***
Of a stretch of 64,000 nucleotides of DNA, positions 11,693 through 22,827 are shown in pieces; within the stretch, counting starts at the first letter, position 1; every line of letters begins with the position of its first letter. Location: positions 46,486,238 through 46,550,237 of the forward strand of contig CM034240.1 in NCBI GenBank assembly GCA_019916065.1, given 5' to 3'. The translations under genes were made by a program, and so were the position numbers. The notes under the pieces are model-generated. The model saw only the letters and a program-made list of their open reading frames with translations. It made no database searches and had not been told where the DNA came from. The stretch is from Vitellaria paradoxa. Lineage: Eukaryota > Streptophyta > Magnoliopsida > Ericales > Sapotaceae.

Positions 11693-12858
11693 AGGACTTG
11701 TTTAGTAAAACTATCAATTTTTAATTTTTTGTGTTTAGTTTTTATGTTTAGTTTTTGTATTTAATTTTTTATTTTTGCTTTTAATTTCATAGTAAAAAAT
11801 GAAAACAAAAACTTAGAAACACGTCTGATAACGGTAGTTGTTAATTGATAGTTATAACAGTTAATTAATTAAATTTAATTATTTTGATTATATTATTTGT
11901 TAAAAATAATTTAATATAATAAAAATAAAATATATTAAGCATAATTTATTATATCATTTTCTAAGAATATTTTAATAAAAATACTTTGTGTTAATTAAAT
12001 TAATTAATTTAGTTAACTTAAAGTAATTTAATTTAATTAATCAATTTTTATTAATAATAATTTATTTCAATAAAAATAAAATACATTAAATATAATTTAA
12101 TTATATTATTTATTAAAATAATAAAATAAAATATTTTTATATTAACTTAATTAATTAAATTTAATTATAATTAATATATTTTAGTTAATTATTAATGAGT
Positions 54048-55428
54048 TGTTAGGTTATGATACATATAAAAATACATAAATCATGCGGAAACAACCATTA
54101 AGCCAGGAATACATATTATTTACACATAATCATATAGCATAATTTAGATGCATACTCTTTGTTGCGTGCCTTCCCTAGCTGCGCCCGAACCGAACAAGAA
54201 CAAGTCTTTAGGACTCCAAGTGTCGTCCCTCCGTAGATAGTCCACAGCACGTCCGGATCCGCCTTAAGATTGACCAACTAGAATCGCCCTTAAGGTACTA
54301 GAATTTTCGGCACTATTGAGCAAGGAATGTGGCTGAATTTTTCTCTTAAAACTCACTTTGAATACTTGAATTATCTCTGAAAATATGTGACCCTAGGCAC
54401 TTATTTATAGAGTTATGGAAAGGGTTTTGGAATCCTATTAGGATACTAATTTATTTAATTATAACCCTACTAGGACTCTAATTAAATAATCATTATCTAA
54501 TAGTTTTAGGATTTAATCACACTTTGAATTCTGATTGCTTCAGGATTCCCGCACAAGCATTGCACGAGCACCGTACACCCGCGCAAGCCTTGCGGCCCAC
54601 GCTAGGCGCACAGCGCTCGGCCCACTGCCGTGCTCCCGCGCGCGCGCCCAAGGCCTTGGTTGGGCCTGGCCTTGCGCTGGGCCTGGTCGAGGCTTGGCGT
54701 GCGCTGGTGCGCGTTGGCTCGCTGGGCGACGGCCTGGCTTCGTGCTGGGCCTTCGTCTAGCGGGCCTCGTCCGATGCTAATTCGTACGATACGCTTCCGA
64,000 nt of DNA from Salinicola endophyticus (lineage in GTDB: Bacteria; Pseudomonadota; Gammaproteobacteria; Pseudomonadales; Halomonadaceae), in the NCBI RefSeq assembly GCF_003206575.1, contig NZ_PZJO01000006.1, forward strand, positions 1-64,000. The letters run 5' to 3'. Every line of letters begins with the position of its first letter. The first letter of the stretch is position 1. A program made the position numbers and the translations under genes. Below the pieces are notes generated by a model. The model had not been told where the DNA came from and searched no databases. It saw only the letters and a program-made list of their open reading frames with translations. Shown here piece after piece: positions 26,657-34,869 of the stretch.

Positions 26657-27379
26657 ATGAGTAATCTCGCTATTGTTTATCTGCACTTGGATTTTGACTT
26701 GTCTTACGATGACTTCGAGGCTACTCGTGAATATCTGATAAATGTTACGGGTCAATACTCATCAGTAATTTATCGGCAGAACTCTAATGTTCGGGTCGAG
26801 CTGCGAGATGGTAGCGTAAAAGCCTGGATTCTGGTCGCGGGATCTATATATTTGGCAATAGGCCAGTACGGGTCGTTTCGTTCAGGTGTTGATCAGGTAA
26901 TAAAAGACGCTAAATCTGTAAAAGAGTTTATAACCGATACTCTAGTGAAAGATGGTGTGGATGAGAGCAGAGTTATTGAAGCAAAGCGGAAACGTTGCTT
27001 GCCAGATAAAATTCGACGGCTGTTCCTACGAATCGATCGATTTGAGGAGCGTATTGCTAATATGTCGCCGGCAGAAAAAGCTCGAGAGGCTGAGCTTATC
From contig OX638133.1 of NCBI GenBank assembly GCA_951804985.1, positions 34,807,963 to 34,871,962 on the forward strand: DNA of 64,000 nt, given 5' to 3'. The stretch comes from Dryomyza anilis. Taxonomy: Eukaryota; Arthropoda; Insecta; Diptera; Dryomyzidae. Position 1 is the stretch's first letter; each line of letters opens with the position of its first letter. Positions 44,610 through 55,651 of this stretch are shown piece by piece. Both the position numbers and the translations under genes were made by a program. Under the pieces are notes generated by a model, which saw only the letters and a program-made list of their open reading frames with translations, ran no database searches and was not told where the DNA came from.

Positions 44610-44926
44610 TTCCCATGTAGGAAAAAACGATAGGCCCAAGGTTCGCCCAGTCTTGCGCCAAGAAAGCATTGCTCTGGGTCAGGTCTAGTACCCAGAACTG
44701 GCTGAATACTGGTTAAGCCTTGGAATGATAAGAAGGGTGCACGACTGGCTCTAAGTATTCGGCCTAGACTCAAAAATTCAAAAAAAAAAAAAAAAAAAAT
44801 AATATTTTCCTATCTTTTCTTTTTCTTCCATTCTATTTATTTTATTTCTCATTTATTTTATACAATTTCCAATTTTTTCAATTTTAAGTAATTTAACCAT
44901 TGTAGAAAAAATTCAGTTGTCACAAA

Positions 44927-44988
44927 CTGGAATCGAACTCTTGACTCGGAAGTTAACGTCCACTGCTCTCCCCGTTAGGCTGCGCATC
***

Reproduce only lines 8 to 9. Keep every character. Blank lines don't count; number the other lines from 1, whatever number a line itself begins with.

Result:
12101 TTATATTATTTATTAAAATAATAAAATAAAATATTTTTATATTAACTTAATTAATTAAATTTAATTATAATTAATATATTTTAGTTAATTATTAATGAGT
Positions 54048-55428